three other possible members to be appointed by the Organization of African Unity Chairman.
While the possibility always exists for Organization of African Unity to reactivate the Commission or the ad hoc Committee discussed above, in practice Organization of African Unity has had recourse to other procedures in a number of peaceful settlement
of disputes issues in which it has been involved. It has done so through the Council of Ministers and the Assembly of Heads of State and Government and through the creation of special or ad hoc committees other than the one mentioned above. It has also used the good offices
of some African statesmen.
Resort to the Organization of African Unity for Peaceful Settlement of International Disputes
Several examples may be given of ad hoc organs created either by the Council of Ministers or by the Assembly of Heads of State and Government in their efforts towards the peaceful settlement of disputes among African States. Thus, after armed incidents took place in October 1963 between Algeria and Morocco in connection with a disputed area of the Sahara, and
following the personal intervention of some heads of State, an extraordinary meeting of the Council of Ministers was convened at which an ad hoc commission was established to examine the questions connected with the frontier dispute and make recommendations for its peaceful settlement.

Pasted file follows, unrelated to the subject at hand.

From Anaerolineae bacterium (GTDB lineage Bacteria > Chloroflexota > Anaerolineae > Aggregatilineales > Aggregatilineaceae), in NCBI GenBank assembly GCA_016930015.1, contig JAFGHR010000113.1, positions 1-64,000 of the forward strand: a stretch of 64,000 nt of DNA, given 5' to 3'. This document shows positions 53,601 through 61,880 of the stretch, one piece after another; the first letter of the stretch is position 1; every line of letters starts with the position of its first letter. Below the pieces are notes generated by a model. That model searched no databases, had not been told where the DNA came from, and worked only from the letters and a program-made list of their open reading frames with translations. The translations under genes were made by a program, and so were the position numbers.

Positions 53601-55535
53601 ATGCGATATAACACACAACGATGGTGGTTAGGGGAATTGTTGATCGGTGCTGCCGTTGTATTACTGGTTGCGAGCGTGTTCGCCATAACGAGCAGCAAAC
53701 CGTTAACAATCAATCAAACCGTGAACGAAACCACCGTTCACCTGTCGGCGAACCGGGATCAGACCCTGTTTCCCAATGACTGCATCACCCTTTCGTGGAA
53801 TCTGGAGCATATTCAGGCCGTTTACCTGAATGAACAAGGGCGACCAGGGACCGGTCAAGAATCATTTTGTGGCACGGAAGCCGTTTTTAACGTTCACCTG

Other cases of mediation by heads of State include the following: in 1966, President Mobutu of Zaire, at the request of the OAU Assembly, mediated in an ethnic conflict between Rwanda and Burundi in 1972, the President of Somalia and the Administrative Secretary-General of OAU successfully mediated in serious troop clashes and border incidents between the United Republic of Tanzania and Uganda.
Furthermore, an ad hoc committee was created by the Assembly in 1971 to attempt to mediate in a conflict involving Guinea and Senegal on the extradition of Guinean exiles alleged to have committed acts of government destabilization in Guinea.
The Assembly of Heads of State and Government of the Organization of African